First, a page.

Wainscot Panels, Selecting A Finishing
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Wood that is to be stained needs to be stain-grade, which is more expensive. Although the cost may initially be higher, there tends to be less money and time spent on it in the following years to maintain stained millwork. Painted millwork will probably need to be repainted within a few years while stained wood should look great indefinitely. Paint inevitably shows dirt more, because it is uniform throughout. The wood grain is able to hide some dents and scratches that paint cannot.
Both paint and varnish protect the surface of wood. Paint is designed to bring color to the wood, but that color conceals the wood grain. By contrast, stains and varnishes enter the pores of the wood but remain relatively clear and the grain of the wood remains visible.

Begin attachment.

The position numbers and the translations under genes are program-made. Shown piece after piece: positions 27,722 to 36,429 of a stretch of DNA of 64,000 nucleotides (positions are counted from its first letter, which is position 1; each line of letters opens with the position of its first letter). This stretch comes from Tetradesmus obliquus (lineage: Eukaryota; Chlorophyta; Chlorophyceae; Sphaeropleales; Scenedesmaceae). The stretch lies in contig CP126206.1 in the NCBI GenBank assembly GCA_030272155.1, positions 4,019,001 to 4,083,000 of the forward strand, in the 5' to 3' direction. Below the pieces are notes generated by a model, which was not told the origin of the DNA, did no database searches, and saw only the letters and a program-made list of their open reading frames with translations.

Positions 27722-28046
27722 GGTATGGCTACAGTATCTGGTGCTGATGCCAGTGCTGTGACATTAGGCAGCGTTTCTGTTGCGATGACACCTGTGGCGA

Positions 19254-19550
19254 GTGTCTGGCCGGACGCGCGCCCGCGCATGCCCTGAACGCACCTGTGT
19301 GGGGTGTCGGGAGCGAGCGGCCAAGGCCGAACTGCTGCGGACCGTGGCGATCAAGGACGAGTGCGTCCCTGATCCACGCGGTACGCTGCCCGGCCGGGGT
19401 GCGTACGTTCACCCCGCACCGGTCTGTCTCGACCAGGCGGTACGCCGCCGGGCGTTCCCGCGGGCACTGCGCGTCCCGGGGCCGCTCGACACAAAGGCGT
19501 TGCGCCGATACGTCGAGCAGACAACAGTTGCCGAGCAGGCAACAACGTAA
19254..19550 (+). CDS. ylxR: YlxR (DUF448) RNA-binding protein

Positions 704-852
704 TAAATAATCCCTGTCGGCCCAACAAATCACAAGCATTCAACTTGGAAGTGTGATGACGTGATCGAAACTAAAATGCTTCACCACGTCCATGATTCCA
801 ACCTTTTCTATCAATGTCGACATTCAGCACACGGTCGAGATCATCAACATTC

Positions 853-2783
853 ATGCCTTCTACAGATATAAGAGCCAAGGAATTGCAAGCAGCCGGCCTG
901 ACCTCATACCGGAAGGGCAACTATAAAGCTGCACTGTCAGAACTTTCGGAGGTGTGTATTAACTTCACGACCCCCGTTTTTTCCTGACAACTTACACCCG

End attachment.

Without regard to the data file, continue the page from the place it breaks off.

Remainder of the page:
If you decide to use paint, remember that paint actually sticks better to primer than it does to bare wood. Applying primer before painting will help reduce the chance of chipping or peeling later on. As a rule of thumb, two thin topcoats are better than one thick topcoat. If you decide to apply a stain, try using a pre-stain wood conditioner to help even out the color. Conditioners are designed to penetrate into the wood and allow the stain to absorb more evenly when it is applied later.
Paintable products are recommended for paint-grade applications. Paint-grade wood may be finger-jointed. Making this selection will remove stain-grade materials from the list.
Stainable products are recommended for stain-grade applications. Stain-grade boards may be joined with boards of similar color and grain pattern to achieve the necessary widths. Making this selection will remove paint-grade materials from the list.